- State climatologist: Data suggests warmer than normal summer on the way
The data predicts that this summer will be warmer than normal, Andresen says, but the amount of precipitation cannot be predicted. Many are concerned that another summer drought will occur, which he says is possible, but very unlikely.
- Chuck Leavell: Growing A Better America: Smart, Strong and Sustainable
"We're experiencing phenomenal growth in America, but as we go forward is that growth going to be rapid, rampant, and reckless or can it be smart, strong, and sustainable?"
- Michigan man translates environmental research for public via YouTube
Dozens of leading scientists advise Sinclair, he says, and have began inviting him to join their international research and data-gathering explorations. "They know that they're challenged by communication," he says, "and they know that's a skillset that just a lot of them don't have."
- Pure Michigan Focuses on Conservation, not Preservation
Celebrating its 75th anniversary, she says, the MUCC unites citizens to conserve, protect and enhance our natural resources through communication, education and advocacy. "We really want to protect peoples' rights to hunt and trap, we want to engage people," McDonough says, "and we want to help people foster a stewardship ethic."
- WMEAC and Grand Valley to Recognize Outstanding Women Environmentalists
The West Michigan Environmental Action Council (WMEAC) and Grand Valley State University are presenting the second annual Women & Environment Symposium on Friday, Feb. 15 at the L.V. Eberhard Center in downtown Grand Rapids.
Anticipated Clean Air Mercury Rule will likely make coal-fired electric generation more expensive
"I may not have gone where I intended to go, but I think I ended up where I intended to be." - Douglas Adams
In an earlier entry, I discussed how increased reliance on renewable energy can have the effect of reducing reliance on coal-fired energy production that in turn reduces the amount of mercury released from coal-fired power plants. But, tougher regulations concerning mercury may have the effect of creating a disincentive to use coal as a fuel source for power plants, thus creating a greater demand for alternative energy. The Environmental Protection Agency (EPA) is working on just these types of regulations.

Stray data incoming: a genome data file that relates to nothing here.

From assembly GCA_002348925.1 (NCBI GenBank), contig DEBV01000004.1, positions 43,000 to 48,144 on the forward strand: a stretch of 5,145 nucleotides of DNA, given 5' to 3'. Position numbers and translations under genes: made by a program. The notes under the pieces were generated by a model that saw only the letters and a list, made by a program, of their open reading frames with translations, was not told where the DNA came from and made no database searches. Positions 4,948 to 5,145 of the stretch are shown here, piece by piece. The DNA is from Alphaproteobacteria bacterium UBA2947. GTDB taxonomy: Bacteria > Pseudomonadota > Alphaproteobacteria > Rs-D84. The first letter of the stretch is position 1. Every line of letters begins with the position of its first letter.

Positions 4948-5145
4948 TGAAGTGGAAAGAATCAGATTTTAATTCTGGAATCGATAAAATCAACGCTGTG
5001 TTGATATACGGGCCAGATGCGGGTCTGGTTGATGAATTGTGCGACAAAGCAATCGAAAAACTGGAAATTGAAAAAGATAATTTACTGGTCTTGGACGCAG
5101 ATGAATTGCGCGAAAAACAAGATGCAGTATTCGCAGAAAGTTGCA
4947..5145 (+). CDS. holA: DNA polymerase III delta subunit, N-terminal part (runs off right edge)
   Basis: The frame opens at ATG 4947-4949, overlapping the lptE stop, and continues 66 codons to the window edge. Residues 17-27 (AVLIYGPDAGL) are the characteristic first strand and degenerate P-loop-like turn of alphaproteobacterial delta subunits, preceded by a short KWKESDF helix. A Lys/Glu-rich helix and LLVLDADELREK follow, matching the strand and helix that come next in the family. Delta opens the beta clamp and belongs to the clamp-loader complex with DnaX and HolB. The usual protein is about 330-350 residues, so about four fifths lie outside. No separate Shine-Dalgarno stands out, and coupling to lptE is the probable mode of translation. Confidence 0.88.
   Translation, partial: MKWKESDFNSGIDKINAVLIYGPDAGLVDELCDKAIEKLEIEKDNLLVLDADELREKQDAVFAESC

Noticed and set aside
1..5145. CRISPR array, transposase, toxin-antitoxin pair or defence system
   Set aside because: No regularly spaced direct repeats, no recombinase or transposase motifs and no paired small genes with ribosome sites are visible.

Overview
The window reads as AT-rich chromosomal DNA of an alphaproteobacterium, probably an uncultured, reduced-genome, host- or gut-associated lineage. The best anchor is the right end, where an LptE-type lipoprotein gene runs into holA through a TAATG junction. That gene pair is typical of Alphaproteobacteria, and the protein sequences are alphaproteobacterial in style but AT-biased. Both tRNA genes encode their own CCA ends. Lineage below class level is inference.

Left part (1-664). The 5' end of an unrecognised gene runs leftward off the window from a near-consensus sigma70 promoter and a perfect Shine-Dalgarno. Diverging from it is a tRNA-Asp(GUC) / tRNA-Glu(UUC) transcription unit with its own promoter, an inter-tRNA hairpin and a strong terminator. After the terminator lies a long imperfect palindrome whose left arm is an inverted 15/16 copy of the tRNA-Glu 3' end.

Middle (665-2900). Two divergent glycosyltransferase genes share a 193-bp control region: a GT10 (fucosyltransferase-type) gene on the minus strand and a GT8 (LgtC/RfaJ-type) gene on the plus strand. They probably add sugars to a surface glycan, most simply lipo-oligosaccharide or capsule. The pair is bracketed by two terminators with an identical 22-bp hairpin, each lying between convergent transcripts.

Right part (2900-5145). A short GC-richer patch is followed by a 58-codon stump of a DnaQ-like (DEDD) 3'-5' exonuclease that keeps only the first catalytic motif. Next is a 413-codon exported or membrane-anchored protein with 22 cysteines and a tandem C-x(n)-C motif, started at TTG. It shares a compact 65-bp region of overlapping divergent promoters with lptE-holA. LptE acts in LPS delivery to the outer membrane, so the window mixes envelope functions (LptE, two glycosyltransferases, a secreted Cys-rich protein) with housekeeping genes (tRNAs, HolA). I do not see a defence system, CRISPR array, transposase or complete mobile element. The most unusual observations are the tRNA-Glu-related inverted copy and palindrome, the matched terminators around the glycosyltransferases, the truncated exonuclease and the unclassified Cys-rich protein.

In 1990, Congress amended the Clean Air Act to require EPA to regulate facilities that emit significant quantities of hazardous air pollutants (HAPs), including mercury. After a period of study that the Clean Air Act required, EPA concluded that there was a link between mercury in fish and the environment and emissions from electric utility steam generating units (EGUs). In December 2000, just as the Clinton Administration was coming to a close, EPA issued a finding that mercury emissions from EGUs posed a significant threat to human health and the environment and added EGUs to the list of regulated sources.
In 2004, EPA promulgated new rules under a different section of the Clean Air Act and removed EGUs from the list of regulated sources for HAPs. EPA decided to "delist" EGUs, but failed to undertake the findings required by the Clean Air Act. This led to a lawsuit by a variety of states (including Michigan), Native American Tribes and other third parties, challenging EPA's delisting of EGUs. Ultimately, the United States Court of Appeals for the District of Columbia Circuit agreed with the plaintiffs and vacated EPA's delisting rule.
Under the terms of a Consent Decree, EPA has until March 16, 2011 in which to prepare a notice of proposed rulemaking that would propose emission standards for gas- and coal-fired EGUs. EPA must have a final rule no later than November 16, 2011. This rule will establish maximum achievable control technology (MACT) for HAP emissions from EGUs (we environmental types just LOVE acronyms and initialisms - MACT and HAP are acronyms and EPA and EGU are initialisms).
EPA has already begun to collect the data in order to support its anticipated Clean Air Mercury Rule (CAMR) for utilities. The most likely technology used to reduce mercury emissions is flue gas desulfurization, known commonly as "scrubbers." EPA has estimated that the cost for scrubbers range from $116 million for large EGU boilers to $7.1 million for small scrubbers on industrial boilers. In all, controlling mercury emissions will not come cheaply.
No later than November 16, 2011, large electric utilities that use coal-fired boilers to generate steam for electricity will need to make hard choices about how to do business. Adding to this tougher operating climate for electric utilities is EPA's new "Transport Rule", which regulates sulfur dioxide (SO2) and nitrogen oxide (NOx) emissions from some states' electric utilities. While the anticipated CAMR is not designed to directly affect greenhouse gas (GHG) emissions, if utilities reduce their reliance on coal to generate electricity, choosing instead to use natural gas (which emits less than half the GHG emissions of coal-fired plants) or increase their reliance on alternative energy, GHG emissions will be reduced.
The author, Saulius Mikalonis, is an environmental attorney with over 25 years of experience in the Bloomfield Hills offices of Plunkett Cooney. He is also the author of The Green Blawg, in which he writes about environmental law issues for the non-lawyer. In addition to practicing law, Mr. Mikalonis is an adjunct professor at the Thomas M. Cooley Law School, Auburn Hills Campus, at which he teaches a course entitled "Sustainable Development Law & Policy" and a Board Member of the Detroit Regional Chapter of the United States Green Building Council (USGBC).